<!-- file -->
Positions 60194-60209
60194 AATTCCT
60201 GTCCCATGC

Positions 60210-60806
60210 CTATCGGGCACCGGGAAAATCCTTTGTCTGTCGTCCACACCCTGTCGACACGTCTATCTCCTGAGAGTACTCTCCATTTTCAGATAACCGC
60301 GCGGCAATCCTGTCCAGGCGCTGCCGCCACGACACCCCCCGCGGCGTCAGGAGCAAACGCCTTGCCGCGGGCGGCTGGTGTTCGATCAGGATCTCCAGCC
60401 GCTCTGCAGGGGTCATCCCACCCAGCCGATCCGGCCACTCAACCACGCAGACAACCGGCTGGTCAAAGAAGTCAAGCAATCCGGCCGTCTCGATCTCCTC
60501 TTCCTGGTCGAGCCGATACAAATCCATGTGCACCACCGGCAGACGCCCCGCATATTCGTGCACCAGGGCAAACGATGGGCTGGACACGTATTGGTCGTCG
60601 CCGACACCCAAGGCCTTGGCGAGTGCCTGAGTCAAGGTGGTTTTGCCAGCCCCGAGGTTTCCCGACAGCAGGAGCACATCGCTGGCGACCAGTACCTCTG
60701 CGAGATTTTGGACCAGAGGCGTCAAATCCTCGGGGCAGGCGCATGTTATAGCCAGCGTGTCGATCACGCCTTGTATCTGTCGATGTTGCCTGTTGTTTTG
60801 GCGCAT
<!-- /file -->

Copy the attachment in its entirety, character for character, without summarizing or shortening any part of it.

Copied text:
Positions 60194-60209
60194 AATTCCT
60201 GTCCCATGC

Positions 60210-60806
60210 CTATCGGGCACCGGGAAAATCCTTTGTCTGTCGTCCACACCCTGTCGACACGTCTATCTCCTGAGAGTACTCTCCATTTTCAGATAACCGC
60301 GCGGCAATCCTGTCCAGGCGCTGCCGCCACGACACCCCCCGCGGCGTCAGGAGCAAACGCCTTGCCGCGGGCGGCTGGTGTTCGATCAGGATCTCCAGCC
60401 GCTCTGCAGGGGTCATCCCACCCAGCCGATCCGGCCACTCAACCACGCAGACAACCGGCTGGTCAAAGAAGTCAAGCAATCCGGCCGTCTCGATCTCCTC
60501 TTCCTGGTCGAGCCGATACAAATCCATGTGCACCACCGGCAGACGCCCCGCATATTCGTGCACCAGGGCAAACGATGGGCTGGACACGTATTGGTCGTCG
60601 CCGACACCCAAGGCCTTGGCGAGTGCCTGAGTCAAGGTGGTTTTGCCAGCCCCGAGGTTTCCCGACAGCAGGAGCACATCGCTGGCGACCAGTACCTCTG
60701 CGAGATTTTGGACCAGAGGCGTCAAATCCTCGGGGCAGGCGCATGTTATAGCCAGCGTGTCGATCACGCCTTGTATCTGTCGATGTTGCCTGTTGTTTTG
60801 GCGCAT